When we think of impressive headgear in the animal kingdom, horned and antlered mammals and heavily armored dinosaurs probably come most readily to mind. But on a relative basis, tiny treehoppers have nothing to be ashamed of, and little to fear.

Of all the traits that treehoppers are known for—if they’re known at all, if they’re seen at all—the most spectacular is their helmet, or, in scientific parlance, their pronotum. This often-outlandish structure, which many researchers think is a highly modified set of wings, has, in a sense, been given evolutionary free rein—because, really, who needs another functional set of flight appendages when you already have two?

Given such latitude and guided by natural selection’s keen sense of style, the world’s 3,000-plus treehopper species have evolved an astoundingly diverse assortment of outsized headgear. These helmets sometimes resemble inanimate objects such as plant seeds or bird poop, or completely different creatures such as ants. One of the most common forms of headgear, as worn by this Alchisme grossa treehopper photographed in the Ecuadorian highlands, mimics a thorn. It’s not hard to imagine how a group of these gregarious insects lined up along the stem of their host plant might appear to a hungry bird or lizard. Edible? Not if you value the ability to swallow.

Whether camouflage or defense, or both, has been the primary driving force of treehopper pronotum evolution will likely be an open question for some time. But scientists studying treehoppers in Bolivia think they may have identified a critical factor driving pronotum size and shape, at least in A. grossa: maternal care.

In a surprising show of parental investment, female A. grossa treehoppers stand watch over each clutch of eggs they produce until their babies have hatched and developed into adulthood. When a predator or parasite approaches, females shield their offspring from view or twist and vibrate their bodies aggressively to ward off the intruder.

Bulky and intimidating head ornaments are understandably helpful to these efforts. Indeed, the scientists found that larger headgear was correlated with both bigger clutches of eggs and higher offspring survival rates. Looking like a large thorn, even while perched on a host plant that has no thorns of its own, apparently presents no significant disadvantage to a mother treehopper, and it enables her to protect large broods—offspring that will pass their own outlandish headgear on to the next generation.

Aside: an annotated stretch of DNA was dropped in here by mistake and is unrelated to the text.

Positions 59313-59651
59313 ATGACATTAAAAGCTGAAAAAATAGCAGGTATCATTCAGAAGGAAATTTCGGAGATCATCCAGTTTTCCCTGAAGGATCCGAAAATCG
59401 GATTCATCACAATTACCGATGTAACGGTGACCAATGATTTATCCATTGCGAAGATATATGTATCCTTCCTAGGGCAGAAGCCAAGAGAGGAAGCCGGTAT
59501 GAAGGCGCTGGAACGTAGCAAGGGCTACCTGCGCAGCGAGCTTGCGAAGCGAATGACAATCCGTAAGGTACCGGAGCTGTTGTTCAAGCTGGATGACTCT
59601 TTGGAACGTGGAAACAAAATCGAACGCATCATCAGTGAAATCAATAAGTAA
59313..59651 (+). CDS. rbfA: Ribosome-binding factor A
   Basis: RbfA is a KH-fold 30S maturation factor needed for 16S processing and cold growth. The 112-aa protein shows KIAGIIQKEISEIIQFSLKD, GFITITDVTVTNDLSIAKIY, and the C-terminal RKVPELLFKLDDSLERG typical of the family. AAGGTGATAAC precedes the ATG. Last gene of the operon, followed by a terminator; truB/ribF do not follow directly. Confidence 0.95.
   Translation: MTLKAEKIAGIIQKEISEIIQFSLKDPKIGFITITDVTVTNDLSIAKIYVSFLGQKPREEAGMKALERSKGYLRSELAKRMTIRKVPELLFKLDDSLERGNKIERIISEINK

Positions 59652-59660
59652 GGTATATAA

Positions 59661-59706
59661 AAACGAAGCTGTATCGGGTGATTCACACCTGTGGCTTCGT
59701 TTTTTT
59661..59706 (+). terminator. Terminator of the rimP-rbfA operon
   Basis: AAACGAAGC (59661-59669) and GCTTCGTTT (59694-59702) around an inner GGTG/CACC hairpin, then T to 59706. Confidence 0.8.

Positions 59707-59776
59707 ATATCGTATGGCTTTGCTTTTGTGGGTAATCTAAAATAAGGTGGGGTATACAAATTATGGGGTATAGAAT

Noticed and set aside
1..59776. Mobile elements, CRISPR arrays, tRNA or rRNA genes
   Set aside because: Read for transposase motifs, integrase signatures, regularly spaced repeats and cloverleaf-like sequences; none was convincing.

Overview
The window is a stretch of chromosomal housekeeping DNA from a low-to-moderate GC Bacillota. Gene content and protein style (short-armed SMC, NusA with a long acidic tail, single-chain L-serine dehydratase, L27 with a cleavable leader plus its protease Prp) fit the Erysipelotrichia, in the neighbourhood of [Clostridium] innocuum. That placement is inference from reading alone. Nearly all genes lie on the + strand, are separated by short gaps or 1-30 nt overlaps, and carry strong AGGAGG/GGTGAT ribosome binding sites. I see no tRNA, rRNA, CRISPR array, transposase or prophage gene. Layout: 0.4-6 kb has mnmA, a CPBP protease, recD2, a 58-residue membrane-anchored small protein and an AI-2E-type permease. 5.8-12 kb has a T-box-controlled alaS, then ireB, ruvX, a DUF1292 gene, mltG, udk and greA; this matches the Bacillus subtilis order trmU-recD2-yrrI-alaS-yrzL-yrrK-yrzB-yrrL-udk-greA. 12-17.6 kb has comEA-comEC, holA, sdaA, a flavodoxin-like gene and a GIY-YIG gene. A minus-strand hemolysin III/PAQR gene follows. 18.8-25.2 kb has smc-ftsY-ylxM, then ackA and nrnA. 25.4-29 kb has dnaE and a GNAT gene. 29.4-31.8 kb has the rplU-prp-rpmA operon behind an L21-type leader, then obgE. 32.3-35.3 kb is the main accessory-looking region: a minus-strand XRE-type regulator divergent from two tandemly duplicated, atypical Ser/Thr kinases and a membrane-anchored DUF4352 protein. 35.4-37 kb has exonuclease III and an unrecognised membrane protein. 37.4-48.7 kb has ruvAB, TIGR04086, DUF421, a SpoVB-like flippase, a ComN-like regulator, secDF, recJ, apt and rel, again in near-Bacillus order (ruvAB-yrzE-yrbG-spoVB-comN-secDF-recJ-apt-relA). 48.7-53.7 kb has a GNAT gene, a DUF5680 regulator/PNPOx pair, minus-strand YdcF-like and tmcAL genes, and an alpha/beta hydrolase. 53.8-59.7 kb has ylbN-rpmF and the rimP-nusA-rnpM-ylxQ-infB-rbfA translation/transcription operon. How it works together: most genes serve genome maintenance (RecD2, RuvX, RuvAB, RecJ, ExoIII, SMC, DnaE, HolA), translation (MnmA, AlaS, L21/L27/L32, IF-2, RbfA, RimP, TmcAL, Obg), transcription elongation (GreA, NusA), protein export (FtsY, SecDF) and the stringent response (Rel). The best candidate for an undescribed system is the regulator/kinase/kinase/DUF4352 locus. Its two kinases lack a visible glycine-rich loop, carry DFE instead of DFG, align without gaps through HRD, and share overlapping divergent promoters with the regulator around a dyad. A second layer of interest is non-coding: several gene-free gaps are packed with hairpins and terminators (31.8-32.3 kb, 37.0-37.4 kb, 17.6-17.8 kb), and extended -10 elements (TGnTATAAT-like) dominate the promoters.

Mindo, Ecuador

Lucas Bustamante

Lucas Bustamante is a wildlife photographer and biologist from Ecuador. He is the photographic director of Tropical Herping, an institution he co-founded in 2009 to help preserve tropical reptiles and amphibians through tourism, photography, education, and research. His work has been featured in National Geographic, BBC Wildlife Magazine, and many other publications. He is a Wildlife Photographer of the Year and Nature’s Best Windland Smith Rice prize winner, and is an Associate Fellow of the International League of Conservation Photographers. Bustamante’s primary objective is to use photography as a tool to promote wildlife conservation.

Steven Bedard

Steven Bedard

Steven Bedard is the co-founder and editor-in-chief of bioGraphic. He has spent the past 20+ years writing and producing science content for long-form feature stories, short- and long-form documentaries, immersive, multi-screen experiences, interactive simulations, and hundreds of articles and essays on topics ranging from astrophysics and archaeology to genetics, evolution, and public health. As a former field biologist who spent the early 90s studying spotted owls and northern goshawks, he has found his happiest place covering nature, conservation, and solutions to the current biodiversity crisis for bioGraphic.

bioGraphic is powered by the California Academy of Sciences, a renowned scientific and educational institution dedicated to regenerating the natural world through science, learning, and collaboration.